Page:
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Press release: Monsanto, out of China!

Save Green Association | 23 May 2015 | corporations, GMOs | China

Chinese food safety activists stated that Monsanto not only hid the information from the Chinese government and people, but also defrauded them with fake reports in order to obtain a safety license. Covering up Roundup’s carcinogenicity and the risks posed to human health by Roundup-tolerant GM soybeans and corn, Monsanto misled China to massively import and produce its products. After demanded to make public the report submitted by Monsanto for securing the safety certificate for its Roundup to enter Chinese market last year. This year during Global Day against Monsanto on May 23, a network of concern Chinese citizen launch ‘Monsanto out of China!’ website to showcases protests by people in China against Monsanto.

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New report: communities taking control of the food revolution

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The latest report by EJOLT, a global alliance of environmental justice organisations, on the nature and impact of the increasing global biomass trade. The report examines the global evolution of food production and international food trade and identifies related drivers of socio-environmental conflicts. In the late 20th and early 21st centuries, global trade in agricultural products grew more than three times faster than agricultural production. Nearly all the new land that had been put into production since 1986 was used to produce export crops. The authors conclude that the EU should revise the Common Agricultural Policy to strengthen small-scale farming, promote shorter production chains, support fair trade schemes, as well as to increase organic and permaculture practices. Henk Hobbelink from GRAIN said that “On this topic, the only real policy recommendation that I see is that the expansion of the commodity crops should be stopped and reversed, and land should be reverted to food production in the hand of small farmers.”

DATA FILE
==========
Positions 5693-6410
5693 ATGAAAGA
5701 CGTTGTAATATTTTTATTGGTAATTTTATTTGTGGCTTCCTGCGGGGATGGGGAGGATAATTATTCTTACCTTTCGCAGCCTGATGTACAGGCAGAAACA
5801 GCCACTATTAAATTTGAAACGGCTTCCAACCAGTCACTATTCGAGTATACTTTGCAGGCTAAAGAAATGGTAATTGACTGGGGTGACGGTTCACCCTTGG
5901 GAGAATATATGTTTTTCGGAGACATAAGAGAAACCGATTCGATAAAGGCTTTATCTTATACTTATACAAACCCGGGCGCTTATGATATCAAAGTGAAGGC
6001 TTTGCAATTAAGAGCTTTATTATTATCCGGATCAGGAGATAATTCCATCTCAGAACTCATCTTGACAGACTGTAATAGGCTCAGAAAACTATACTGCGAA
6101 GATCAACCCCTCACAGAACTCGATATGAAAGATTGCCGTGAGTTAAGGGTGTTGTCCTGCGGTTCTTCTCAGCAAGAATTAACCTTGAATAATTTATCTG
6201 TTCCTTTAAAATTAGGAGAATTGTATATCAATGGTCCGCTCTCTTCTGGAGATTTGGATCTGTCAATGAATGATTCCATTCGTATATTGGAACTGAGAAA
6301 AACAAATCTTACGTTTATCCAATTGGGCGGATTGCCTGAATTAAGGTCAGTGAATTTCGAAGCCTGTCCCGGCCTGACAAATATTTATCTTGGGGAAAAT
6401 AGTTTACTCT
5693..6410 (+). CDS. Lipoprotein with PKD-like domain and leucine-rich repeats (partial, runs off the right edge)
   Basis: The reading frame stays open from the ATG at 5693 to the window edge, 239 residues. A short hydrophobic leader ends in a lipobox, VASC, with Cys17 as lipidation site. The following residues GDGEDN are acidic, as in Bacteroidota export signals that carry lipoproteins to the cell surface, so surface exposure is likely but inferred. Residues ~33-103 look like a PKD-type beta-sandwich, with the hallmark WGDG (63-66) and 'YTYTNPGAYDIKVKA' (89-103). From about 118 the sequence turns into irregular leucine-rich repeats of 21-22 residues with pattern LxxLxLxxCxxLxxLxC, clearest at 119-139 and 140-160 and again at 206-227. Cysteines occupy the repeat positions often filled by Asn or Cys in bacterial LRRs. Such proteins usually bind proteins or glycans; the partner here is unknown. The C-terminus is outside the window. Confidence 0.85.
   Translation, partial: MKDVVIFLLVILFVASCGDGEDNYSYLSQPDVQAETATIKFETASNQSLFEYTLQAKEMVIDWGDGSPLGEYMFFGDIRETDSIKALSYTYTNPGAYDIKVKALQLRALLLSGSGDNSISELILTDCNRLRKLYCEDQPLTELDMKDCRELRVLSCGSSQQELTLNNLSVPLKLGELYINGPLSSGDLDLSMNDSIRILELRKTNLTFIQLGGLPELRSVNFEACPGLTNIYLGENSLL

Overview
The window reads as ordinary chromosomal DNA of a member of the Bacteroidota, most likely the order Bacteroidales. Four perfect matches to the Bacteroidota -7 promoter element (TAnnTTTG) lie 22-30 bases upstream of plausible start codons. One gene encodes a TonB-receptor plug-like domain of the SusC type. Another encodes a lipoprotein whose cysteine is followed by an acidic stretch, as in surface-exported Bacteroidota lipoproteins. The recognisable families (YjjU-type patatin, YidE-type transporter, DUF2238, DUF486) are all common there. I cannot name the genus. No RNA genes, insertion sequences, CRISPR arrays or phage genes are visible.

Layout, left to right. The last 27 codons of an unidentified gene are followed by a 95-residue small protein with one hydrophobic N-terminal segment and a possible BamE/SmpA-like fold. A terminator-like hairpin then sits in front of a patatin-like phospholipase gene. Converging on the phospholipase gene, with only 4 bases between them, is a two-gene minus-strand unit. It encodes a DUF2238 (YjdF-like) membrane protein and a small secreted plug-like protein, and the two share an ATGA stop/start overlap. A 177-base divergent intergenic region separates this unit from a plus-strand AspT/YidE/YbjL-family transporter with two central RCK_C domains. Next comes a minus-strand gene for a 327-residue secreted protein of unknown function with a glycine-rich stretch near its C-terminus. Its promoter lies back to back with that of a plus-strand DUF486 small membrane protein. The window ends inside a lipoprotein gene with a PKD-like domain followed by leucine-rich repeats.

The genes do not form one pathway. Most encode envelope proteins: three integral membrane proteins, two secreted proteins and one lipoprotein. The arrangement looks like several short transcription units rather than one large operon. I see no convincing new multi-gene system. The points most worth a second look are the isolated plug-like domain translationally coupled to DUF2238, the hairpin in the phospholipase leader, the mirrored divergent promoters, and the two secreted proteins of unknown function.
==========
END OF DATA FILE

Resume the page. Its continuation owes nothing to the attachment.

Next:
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Tycoon-controlled oil palm groups in Indonesia

Rahmawati Retno Winarni and Jan Willem van Gelder | 20 February 2015 | land grabbing, corporations | Indonesia

The rapid expansion of Indonesian oil palm plantations creates serious environmental and social problems. A report analyse the ownership and financing of 25 large tycoon-controlled business groups that control 31% (3.1 million hectares) of the total planted oil palm plantation at present. These groups still have at least 2 million hectares of undeveloped land banks under control. The most important business groups - in terms of their planted areas - are Sinar Mas Group, Salim Group, Jardine Matheson Group, Wilmar Group and Surya Dumai Group.

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A report on landgrabbing by GRAIN and the Mozambique small farmers movement UNAC has sparked quite some debate in the country. According to Chris Arsenault of Reuters: "Mozambique, a country wracked by hunger, has signed away land concessions three times larger than Greater London to outside investors in the past decade, displacing thousands of farmers in the process, said a report released on Thursday".

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A street vendor in India would need to work for a staggering 350 million years to amass the same amount of wealth as the supermarket's owners, the Walton family – this is just one of the findings of new research by UNI Global Union ahead of worldwide protests against the family's role in global inequality today.

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European taxpayer funds save Canadian Congo plantation paying workers $1 a day, as backers say the move creates jobs.

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How a national food policy could save millions of American lives

Mark Bittman, Michael Pollan, Ricardo Salvador and Olivier De Schutter | 10 November 2014 | corporations, technologies, climate crisis, laws & policies, food safety | United States

How we produce and consume food has a bigger impact on Americans’ well-being than any other human activity. Yet we have no food policy — no plan or agreed-upon principles — for managing American agriculture or the food system as a whole. That must change. An appeal for a US food policy.

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The Bill & Melinda Gates Foundation has rejected accusations that too much of its funding goes to Western researchers, saying it is helping small farmers in African countries.

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A new site aims to help you increase your understanding of our food systems – where they came from, how they change, what the challenges are and how to meet them.

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